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Diabetes. 1987 Jun;36(6):693-701.

Lack of rapid enhancement of insulin action after oral glucose challenge in myotonic dystrophy.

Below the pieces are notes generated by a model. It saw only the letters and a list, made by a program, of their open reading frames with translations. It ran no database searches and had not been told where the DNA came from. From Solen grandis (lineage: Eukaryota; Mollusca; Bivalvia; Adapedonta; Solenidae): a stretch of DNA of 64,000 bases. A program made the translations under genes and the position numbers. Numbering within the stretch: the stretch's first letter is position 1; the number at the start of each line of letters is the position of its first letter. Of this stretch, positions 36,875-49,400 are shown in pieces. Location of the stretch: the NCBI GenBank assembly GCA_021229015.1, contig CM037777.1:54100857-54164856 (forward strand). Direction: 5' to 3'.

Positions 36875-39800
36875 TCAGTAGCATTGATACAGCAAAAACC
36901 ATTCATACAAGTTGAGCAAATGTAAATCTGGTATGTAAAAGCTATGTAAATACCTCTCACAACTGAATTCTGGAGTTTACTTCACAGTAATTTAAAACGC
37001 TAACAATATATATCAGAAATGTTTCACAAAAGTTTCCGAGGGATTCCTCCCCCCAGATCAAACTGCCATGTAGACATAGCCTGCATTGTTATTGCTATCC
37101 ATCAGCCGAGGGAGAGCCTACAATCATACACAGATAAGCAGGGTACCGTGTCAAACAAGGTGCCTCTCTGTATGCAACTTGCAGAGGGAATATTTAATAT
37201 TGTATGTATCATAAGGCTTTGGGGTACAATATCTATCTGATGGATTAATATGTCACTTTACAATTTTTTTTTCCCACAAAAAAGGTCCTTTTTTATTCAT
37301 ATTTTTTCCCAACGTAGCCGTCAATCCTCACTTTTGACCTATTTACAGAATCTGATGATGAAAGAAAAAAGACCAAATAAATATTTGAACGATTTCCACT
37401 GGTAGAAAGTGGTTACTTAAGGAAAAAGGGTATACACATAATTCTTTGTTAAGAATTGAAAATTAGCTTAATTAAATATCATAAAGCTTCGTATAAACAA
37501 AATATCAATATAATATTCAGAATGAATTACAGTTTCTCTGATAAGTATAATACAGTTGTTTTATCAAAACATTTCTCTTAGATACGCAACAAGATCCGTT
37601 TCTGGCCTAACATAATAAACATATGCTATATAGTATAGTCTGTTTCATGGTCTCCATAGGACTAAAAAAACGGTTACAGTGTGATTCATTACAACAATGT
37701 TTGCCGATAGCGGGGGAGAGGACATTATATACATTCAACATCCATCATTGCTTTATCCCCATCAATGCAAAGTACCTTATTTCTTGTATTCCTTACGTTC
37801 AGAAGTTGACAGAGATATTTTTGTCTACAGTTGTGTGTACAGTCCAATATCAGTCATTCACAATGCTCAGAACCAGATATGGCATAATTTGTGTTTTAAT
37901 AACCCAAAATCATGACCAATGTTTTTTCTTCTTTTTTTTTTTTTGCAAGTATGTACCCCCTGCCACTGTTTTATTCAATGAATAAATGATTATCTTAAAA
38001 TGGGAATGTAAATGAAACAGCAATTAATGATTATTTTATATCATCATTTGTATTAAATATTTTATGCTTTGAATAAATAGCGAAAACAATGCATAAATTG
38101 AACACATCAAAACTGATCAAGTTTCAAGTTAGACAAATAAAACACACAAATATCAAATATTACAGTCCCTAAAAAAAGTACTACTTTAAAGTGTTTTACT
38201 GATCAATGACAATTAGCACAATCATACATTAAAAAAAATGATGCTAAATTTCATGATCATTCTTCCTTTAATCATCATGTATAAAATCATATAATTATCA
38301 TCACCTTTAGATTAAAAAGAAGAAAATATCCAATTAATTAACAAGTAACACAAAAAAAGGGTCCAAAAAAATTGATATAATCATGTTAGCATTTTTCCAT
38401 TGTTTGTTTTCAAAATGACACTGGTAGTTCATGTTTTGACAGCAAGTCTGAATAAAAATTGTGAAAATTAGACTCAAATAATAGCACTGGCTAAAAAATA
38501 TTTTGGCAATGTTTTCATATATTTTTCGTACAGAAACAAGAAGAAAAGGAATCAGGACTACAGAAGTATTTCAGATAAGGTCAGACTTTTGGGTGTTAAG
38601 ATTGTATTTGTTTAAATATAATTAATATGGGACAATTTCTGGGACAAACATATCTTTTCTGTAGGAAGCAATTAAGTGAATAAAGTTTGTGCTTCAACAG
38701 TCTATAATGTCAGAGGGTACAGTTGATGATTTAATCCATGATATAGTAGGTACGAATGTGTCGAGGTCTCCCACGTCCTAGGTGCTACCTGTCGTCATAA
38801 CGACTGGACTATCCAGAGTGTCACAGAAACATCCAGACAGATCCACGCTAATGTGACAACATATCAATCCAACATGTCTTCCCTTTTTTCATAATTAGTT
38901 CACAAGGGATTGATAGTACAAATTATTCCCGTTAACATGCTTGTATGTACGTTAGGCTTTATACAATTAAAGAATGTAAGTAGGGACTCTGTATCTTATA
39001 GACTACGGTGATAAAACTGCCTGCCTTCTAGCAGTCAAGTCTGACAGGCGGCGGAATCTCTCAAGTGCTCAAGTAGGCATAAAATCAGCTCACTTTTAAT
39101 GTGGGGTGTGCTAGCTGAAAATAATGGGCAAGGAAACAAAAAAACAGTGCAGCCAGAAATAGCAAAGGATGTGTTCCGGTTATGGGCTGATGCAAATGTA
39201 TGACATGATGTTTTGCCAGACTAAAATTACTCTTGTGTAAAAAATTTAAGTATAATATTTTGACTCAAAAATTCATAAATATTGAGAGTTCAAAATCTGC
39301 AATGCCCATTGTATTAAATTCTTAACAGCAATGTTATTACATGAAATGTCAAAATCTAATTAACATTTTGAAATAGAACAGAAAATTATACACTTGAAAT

Oral glucose administration to normal humans stimulates insulin release and simultaneously enhances the action of insulin by producing a rapid increase in tissue insulin sensitivity by a mechanism separate from the amount of hormone released. We determined whether insulin-resistant patients with myotonic dystrophy lose the ability to produce the normal rapid increase in tissue insulin action after oral glucose. Nine ambulatory, nonobese men with myotonic dystrophy were studied with 120-min euglycemic insulin infusions (20 mU X m-2 X min-1) given before and after glucose ingestion (4 and 5 patients received 15- and 25-g loads, respectively). Identical studies were performed in nonobese normal volunteers (16 and 13 patients received 15- and 25-g oral glucose loads, respectively). Glucose infusion rates at 20-120 min (GIR20-120) during euglycemic insulin infusions without prior glucose were 2.87 +/- 0.6 mg X kg-1 X min-1 in patients with myotonic dystrophy compared to 4.70 +/- 0.3 mg X kg-1 X min-1 in normal subjects. Euglycemic insulin infusions after glucose ingestion were begun after arterialized blood glucose values had returned to baseline. After glucose ingestion by normal subjects, GIR20-120 increased by 44.4 +/- 7.1% (P less than .0001) and by 46.8 +/- 8.6% (P less than .0002) with 15- and 25-g glucose loads, respectively. GIR20-120 in the nine patients with myotonic dystrophy showed no significant increase after glucose ingestion. These results confirmed the existence of a decrease in whole-body insulin sensitivity in myotonic dystrophy and indicated that the patients lack the normal mechanism that enhances insulin action after oral glucose.(ABSTRACT TRUNCATED AT 250 WORDS)

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